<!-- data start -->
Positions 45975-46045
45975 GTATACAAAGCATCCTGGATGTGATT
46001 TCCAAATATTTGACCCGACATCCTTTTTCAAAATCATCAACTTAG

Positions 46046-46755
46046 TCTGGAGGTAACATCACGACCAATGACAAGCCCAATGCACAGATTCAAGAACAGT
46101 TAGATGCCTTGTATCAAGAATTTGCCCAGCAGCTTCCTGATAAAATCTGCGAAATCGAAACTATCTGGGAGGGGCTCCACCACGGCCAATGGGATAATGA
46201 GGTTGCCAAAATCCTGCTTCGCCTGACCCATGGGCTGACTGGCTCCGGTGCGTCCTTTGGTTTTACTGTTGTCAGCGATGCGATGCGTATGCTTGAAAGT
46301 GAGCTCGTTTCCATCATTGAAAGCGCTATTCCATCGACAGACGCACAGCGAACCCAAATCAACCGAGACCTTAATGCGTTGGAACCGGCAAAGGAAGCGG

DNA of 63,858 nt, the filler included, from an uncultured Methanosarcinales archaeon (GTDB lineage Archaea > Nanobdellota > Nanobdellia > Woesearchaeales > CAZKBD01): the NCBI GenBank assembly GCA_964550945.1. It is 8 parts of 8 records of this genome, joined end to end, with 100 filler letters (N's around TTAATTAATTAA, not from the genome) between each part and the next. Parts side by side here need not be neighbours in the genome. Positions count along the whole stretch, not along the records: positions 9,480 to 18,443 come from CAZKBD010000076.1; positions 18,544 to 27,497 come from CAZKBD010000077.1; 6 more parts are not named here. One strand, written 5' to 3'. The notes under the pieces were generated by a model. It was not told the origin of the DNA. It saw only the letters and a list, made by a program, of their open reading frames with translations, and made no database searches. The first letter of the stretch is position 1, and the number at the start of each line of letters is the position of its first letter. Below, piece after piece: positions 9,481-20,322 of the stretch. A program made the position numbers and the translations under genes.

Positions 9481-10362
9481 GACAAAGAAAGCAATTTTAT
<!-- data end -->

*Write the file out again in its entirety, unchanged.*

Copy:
Positions 45975-46045
45975 GTATACAAAGCATCCTGGATGTGATT
46001 TCCAAATATTTGACCCGACATCCTTTTTCAAAATCATCAACTTAG

Positions 46046-46755
46046 TCTGGAGGTAACATCACGACCAATGACAAGCCCAATGCACAGATTCAAGAACAGT
46101 TAGATGCCTTGTATCAAGAATTTGCCCAGCAGCTTCCTGATAAAATCTGCGAAATCGAAACTATCTGGGAGGGGCTCCACCACGGCCAATGGGATAATGA
46201 GGTTGCCAAAATCCTGCTTCGCCTGACCCATGGGCTGACTGGCTCCGGTGCGTCCTTTGGTTTTACTGTTGTCAGCGATGCGATGCGTATGCTTGAAAGT
46301 GAGCTCGTTTCCATCATTGAAAGCGCTATTCCATCGACAGACGCACAGCGAACCCAAATCAACCGAGACCTTAATGCGTTGGAACCGGCAAAGGAAGCGG

DNA of 63,858 nt, the filler included, from an uncultured Methanosarcinales archaeon (GTDB lineage Archaea > Nanobdellota > Nanobdellia > Woesearchaeales > CAZKBD01): the NCBI GenBank assembly GCA_964550945.1. It is 8 parts of 8 records of this genome, joined end to end, with 100 filler letters (N's around TTAATTAATTAA, not from the genome) between each part and the next. Parts side by side here need not be neighbours in the genome. Positions count along the whole stretch, not along the records: positions 9,480 to 18,443 come from CAZKBD010000076.1; positions 18,544 to 27,497 come from CAZKBD010000077.1; 6 more parts are not named here. One strand, written 5' to 3'. The notes under the pieces were generated by a model. It was not told the origin of the DNA. It saw only the letters and a list, made by a program, of their open reading frames with translations, and made no database searches. The first letter of the stretch is position 1, and the number at the start of each line of letters is the position of its first letter. Below, piece after piece: positions 9,481-20,322 of the stretch. A program made the position numbers and the translations under genes.

Positions 9481-10362
9481 GACAAAGAAAGCAATTTTAT